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Canine cognition: it is, quite frankly, the dog’s bollocks

Dug, the talking dog from the movie Up; beach corgi days; and thousands of Instagram posts devoted to our furry best friends. It is no secret that we love our dogs, but how do they feel about us? What is going on in their doggy heads?

According to Dr Deidre Barnett, a Clinical and Evolutionary Psychologist at Harvard Medical School, dogs probably dream about us. However, her deduction comes with a quite a serious caveat. This conclusion was made by extrapolating from her research into humans.

The history of research into the canine mind and our relationship with them spans over 100 years. The first study into canine cognition was performed by Edward L Thorndike in 1911.

His study found that dogs learn by conditioning. If an action is rewarded, the dog is more likely to associate the action with the reward and repeat the behaviour.

Later research found that dogs process and respond to information in a similar way too young children. Like infants, dogs can only feel basic emotions such as joy, affection, surprise, and fear.

They cannot feel complex emotions, of which guilt is an example. The ‘guilty look’ your dog gives you after they ruin your favourite futon is not due to a feeling of shame, but simply the anticipation of punishment. 

The development of modern technology such as thermal detectors and the MRI machine have allowed researchers to examine changes in the physiology of dogs when interacting with their owners.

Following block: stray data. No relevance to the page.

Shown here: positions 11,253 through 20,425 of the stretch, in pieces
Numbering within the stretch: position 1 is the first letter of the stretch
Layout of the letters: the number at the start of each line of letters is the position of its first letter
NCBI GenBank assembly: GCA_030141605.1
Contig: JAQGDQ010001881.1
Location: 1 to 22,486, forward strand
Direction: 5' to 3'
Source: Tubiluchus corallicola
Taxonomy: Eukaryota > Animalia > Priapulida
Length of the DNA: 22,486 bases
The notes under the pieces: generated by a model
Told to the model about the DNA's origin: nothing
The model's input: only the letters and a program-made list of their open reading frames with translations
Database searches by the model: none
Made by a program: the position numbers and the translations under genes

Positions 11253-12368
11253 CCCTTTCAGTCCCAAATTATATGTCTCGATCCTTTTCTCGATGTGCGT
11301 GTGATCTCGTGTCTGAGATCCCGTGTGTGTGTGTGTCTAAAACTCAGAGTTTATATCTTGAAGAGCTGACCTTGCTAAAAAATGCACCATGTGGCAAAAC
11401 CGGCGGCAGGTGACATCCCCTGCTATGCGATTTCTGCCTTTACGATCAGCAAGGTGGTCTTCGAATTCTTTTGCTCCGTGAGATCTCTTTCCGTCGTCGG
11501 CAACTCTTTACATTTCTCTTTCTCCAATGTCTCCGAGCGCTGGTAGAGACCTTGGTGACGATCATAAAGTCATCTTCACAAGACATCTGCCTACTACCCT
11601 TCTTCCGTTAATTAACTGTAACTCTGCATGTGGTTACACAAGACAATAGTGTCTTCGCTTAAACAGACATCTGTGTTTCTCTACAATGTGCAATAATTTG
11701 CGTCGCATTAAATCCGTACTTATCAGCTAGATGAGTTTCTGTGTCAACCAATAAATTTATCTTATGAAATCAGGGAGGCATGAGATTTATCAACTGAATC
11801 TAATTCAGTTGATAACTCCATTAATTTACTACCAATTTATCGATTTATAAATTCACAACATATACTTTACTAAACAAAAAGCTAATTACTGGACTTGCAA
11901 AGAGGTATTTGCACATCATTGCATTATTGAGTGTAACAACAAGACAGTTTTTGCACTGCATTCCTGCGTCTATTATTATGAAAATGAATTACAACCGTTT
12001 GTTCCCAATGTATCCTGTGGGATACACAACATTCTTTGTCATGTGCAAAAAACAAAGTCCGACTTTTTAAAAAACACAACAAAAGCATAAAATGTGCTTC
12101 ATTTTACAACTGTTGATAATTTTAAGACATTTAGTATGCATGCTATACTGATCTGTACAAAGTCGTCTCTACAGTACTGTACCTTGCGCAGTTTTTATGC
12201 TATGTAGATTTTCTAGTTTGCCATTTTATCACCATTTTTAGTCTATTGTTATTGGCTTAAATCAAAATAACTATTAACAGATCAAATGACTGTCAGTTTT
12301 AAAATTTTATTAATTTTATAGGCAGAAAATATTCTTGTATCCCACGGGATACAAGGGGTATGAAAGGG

Previous studies show that dogs are very attentive to their owner’s mannerisms and behaviours. They read human body language, track eye movements, distinguish different tones of voice, and use facial expressions to determine human emotion.

In 2015, using thermal detectors, Dr Ragen McGowan of Nestle Purina Research found that dogs experience excitement around their owner, as indicated by an increase in blood flow to their eyes, ears, heart, and paw pads.

“By identifying the internal indicators of what’s happening emotionally in dogs, we aim to enhance our knowledge of the most beneficial ways to interact with them,” said Dr McGowan.

However, Dr Rosalind Arden, a research associate at London School of Economics, has a slightly different perspective. Dr Arden’s work focuses on individual differences between dogs of a single breed. Her latest study, conducted by the University of Edinburgh, looked at the general intelligence of dogs.

The researchers found differences in the brainpower of individual dogs and evidence for a relationship between intelligence and health. Earlier this month, Dr Arden published a paper where she questioned the credibility of previous canine studies.

She mentions issues such as small sample sizes and a focus on generalising all dogs.

She argues studies should look at individual differences within the species and within different groups (i.e. gender, and breed).

105 years on, we are still learning new things about the canine brain.

Scientists still debate about how to best study their minds, but they all agree on one thing: dog is man’s best friend. 

Image: Balthazar

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